RIP Wayne Ratkovich (May 29, 1941 - September 24, 2023)

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Design Things To Do

Beauty & Mischief: The Design Alchemy of Blackman Cruz
Book Release Party
Thursday, October 12th, 6 PM - 9 PM
Anyone who visits Blackman Cruz on Highland knows this is a furniture store with a difference. Cofounders Adam Blackman and David Cruz have a keen eye for unusual and eclectic vintage and contemporary furniture, lighting, and decorative arts that “run the gamut from operatic to telenovela,” and that they stage with the flair of set designers.

Now, after 30 years in business they have released a book about their aesthetics: Beauty & Mischief: The Design Alchemy of Blackman Cruz, written with arts and culture journalist Stacie Stukin, with a Foreword by Ryan Murphy, Emmy-winning television and film writer, director, and producer. 

Come bask in their world and check out the book at a public launch party this Thursday, starting at 6 pm, at their showroom at 836 Highland Avenue.


Culver City Art Walk and Roll
Helms Bakery District and Washington Boulevard
October 14, 11:00 AM – 6:00 PM
eb, The Jersey Genius has made a splash in past years at Arcana: Books on the Arts, with his fascinating Boonsburg egg and his counter-theories about ancient Egyptian hieroglyphics (that they depict craftsmen and women at work, using specific tools, rather than religious symbols.)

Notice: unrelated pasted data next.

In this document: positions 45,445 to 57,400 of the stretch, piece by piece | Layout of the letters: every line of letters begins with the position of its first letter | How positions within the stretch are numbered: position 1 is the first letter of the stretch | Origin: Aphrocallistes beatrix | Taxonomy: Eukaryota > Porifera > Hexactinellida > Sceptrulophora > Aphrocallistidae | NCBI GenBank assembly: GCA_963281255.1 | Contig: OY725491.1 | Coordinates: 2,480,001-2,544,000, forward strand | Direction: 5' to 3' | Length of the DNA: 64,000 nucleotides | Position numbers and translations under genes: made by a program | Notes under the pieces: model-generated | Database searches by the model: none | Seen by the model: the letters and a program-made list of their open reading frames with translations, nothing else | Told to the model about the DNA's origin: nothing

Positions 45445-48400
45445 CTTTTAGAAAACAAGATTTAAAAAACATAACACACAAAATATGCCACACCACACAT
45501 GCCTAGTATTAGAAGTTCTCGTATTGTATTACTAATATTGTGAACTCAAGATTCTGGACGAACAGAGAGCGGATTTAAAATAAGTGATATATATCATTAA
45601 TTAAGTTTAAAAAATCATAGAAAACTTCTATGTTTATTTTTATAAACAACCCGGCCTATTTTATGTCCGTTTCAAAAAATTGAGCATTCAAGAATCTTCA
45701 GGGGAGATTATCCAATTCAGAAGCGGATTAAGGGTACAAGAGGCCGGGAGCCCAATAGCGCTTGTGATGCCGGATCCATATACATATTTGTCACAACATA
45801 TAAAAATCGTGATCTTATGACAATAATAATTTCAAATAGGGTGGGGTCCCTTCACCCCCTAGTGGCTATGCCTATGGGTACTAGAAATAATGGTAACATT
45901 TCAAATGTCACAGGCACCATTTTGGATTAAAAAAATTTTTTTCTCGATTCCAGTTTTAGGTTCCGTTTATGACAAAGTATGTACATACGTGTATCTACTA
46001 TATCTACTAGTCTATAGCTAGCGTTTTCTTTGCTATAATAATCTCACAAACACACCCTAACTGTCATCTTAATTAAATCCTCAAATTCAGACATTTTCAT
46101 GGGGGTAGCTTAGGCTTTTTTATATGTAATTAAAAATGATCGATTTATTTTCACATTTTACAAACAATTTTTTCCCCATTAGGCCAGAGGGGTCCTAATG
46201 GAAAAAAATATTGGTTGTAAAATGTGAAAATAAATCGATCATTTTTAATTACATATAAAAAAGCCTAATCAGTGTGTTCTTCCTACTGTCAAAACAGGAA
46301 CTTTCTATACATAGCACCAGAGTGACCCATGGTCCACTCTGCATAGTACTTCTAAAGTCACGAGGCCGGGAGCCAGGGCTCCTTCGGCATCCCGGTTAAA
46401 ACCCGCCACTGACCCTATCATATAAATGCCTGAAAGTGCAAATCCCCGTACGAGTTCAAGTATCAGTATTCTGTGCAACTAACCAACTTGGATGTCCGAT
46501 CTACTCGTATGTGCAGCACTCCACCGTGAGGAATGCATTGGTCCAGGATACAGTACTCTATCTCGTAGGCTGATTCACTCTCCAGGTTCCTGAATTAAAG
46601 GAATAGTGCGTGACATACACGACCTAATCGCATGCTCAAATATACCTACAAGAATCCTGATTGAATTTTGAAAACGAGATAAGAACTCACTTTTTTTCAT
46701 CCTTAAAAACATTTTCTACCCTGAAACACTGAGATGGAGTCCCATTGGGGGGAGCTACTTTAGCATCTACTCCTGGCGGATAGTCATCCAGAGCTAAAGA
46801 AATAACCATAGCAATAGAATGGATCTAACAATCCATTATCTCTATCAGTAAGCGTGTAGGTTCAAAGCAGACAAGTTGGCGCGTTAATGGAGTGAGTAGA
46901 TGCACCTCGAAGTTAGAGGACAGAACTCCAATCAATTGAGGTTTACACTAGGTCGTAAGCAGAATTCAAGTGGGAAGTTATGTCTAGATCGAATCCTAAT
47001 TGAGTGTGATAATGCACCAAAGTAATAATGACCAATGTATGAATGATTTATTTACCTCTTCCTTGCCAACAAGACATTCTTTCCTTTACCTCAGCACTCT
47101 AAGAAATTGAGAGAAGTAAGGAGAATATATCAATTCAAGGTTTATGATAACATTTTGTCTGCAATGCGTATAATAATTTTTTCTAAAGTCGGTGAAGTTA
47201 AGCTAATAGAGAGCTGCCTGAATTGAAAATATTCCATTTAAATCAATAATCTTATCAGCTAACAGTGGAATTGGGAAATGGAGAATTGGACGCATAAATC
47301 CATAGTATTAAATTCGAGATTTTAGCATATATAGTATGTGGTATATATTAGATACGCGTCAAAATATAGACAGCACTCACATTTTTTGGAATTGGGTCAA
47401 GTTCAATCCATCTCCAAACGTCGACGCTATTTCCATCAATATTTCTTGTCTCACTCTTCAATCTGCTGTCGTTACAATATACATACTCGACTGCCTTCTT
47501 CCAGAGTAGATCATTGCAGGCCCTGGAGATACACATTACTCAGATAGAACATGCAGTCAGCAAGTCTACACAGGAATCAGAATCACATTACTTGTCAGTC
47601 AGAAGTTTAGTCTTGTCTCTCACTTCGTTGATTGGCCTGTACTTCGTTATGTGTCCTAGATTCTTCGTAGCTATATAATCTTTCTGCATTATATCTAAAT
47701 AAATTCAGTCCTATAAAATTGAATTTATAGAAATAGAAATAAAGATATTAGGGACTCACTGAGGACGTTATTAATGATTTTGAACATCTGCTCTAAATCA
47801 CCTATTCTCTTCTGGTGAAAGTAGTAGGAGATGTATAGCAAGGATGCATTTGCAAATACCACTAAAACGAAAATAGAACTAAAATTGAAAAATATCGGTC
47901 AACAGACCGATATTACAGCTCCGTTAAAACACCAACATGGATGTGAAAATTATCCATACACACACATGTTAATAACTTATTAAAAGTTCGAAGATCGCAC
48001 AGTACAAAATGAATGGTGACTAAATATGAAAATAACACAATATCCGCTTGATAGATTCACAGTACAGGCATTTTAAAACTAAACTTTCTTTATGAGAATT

Expect to find an exhibit of his on Helms Walk, as part of this Saturday's Culver City Art Walk and Roll Festival, a bumper mix of gallery shows, live music, and culinary treats, centered on Helms Bakery District and Washington Boulevard. 

Among visual treats at Helms, you can see Circle of Confusion, a solo show of photographs by David Hartwell. Through taking numerous photos of each specimen, and a lot of manual post-production including AI, he brings extraordinary –– as in never seen before by photographic or human eye –– sharpness and vitality to representations of the plants and flowers that inhabit his garden in Pasadena. 

Click here for details.